Moving onto his post game, Aldrich has also made notable improvements there this season, showing great ability to establish deep position, either by backing his man down or taking advantage when players try to foolishly front him. When fronted, Aldrich uses his excellent hands and size to catch and finish with power at the rim. When backing his man down, Aldrich usually gets quite deep in the paint, but relies on a finesse game more so than power, mostly preferring hook shots and turnaround jumpers, the latter of which he has varying success with. Aldrich’s shooting mechanics are prone to breakdowns when on the move, and this can be seen with his turnaround jumper from the low block, or when he catches on a flash in the middle of the lane.
While Aldrich has a decent repertoire of post moves, his polish could still use plenty of work, as his footwork looks crude at times, though usually enough to get the job done with his mobility and range. As a finisher, Aldrich shows good body control and takes excellent advantage of his length and mobility to get up some tough reverse opportunities, but his touch around the rim could still use some work. Also, while Aldrich did a good job of adding muscle this offseason, he could still use some more lower body strength, something that would allow him to power up more easily at the rim, which would let him rely less on his finesse game and better take advantage of his size. Aldrich isn’t likely to ever develop into a top offensive option in the NBA, as he just isn’t all that skilled, but he shows enough potential in this area to leave plenty of room for optimism.
On the defensive end, Aldrich plays a physical style in the post, bodying up his man while keeping his arms outstretched, being pretty effective despite his underdeveloped technique, which allows opposing bigs to back him down when combined with his high center of gravity. Aldrich’s lateral quickness is adequate for his size, and he shows good mobility on pick-and-roll plays, even if his decision-making isn’t always great. He shouldn’t have a problem sticking with most fives in the NBA, though continuing to improve his fundamentals is important. Where Aldrich really shines, though, is on the boards, ranking 5th in our database in rebounds per 40 minutes pace adjusted, taking advantage of his size, tremendous length, and hands, something that should translate well to the next level. He’s also a productive shot-blocker for that reason, as he showed against Dayton by collecting a whopping 10 blocks.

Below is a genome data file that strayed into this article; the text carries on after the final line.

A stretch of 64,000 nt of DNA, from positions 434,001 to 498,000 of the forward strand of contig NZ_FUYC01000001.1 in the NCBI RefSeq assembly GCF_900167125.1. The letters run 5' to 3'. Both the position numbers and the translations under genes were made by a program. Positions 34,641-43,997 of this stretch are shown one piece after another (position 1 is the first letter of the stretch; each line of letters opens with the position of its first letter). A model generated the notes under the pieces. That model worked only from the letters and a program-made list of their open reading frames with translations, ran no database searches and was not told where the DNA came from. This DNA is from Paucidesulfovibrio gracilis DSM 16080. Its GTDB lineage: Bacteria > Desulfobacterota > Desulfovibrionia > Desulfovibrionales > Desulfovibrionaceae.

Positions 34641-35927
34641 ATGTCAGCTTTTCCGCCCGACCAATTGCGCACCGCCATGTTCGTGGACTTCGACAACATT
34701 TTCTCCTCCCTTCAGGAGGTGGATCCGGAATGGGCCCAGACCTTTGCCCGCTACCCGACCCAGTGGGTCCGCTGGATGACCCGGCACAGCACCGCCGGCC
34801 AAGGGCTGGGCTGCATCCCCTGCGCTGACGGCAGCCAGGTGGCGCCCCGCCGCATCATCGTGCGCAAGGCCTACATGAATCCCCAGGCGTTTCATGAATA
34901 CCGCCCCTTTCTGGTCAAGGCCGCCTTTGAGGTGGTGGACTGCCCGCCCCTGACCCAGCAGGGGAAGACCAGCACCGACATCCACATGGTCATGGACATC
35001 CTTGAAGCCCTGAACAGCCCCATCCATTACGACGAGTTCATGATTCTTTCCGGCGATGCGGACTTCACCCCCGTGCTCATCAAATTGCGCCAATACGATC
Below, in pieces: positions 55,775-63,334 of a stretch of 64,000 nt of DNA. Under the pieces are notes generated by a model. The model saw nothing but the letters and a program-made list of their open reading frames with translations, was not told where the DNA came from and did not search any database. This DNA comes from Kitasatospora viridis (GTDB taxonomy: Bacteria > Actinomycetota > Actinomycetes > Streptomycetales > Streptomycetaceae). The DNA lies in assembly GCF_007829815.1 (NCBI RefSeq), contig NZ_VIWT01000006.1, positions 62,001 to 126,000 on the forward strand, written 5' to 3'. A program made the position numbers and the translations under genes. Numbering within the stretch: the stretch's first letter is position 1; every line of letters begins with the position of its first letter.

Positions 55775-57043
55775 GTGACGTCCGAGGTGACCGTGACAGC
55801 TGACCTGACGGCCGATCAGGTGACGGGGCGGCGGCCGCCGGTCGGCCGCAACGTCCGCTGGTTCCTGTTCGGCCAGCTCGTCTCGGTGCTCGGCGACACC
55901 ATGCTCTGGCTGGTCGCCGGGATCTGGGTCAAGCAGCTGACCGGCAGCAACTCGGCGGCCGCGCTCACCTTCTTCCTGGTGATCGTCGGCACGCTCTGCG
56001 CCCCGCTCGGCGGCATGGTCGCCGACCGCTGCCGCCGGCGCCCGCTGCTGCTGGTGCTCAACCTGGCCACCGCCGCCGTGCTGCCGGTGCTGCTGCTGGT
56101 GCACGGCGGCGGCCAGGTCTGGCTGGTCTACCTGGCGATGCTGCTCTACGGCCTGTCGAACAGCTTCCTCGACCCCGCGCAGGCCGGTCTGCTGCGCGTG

It’s still up in the air whether Aldrich will test the draft waters this year, but if he does, he should be firmly in lottery discussions right off the bat. Given his prototypical size, tremendous wingspan, solid athleticism, high motor, the learning curve he’s shown, and the fact that he already does a few things at an NBA level despite being very early in his development, teams could become quite enamored with his potential, and he could quite easily creep into the single digits. [Read Full Article] NCAA Weekly Performers, 12/28/08 December 28, 2008 In September, we rated Kansas center Cole Aldrich as one of the top five returning Big 12 prospects and, as of this week, he is certainly living up to those high expectations. After a freshman campaign full of potential, Aldrich returned in fine form, thus far posting career high averages in every statistical category alongside of efficiency numbers that include a 33.3 PER that ranks 18th among players in our database, and the 12th best rebounding rate. Although his team has hit some rough patches, particularly in losses against Massachusetts, Arizona, and Syracuse, Aldrich has put his many off-season improvements on display and shown why he is considered by many to be a sure-fire NBA player when he decides the team is right.
From an NBA perspective, Aldrich certainly looks the part, standing 6’11 with a great wingspan and wide shoulders. It looks as though he added a good amount of muscle in the offseason, an improvement that speaks to one of our most significant concerns coming into this season. He is still an incredible athlete, possessing neither elite leaping ability nor lateral quickness, but for his size he is certainly a mobile player who clearly has ample physical tools to play in the NBA. He looks far more comfortable in Kansas’ offensive and defensive sets, and is learning how to use his size to be productive on a nightly basis.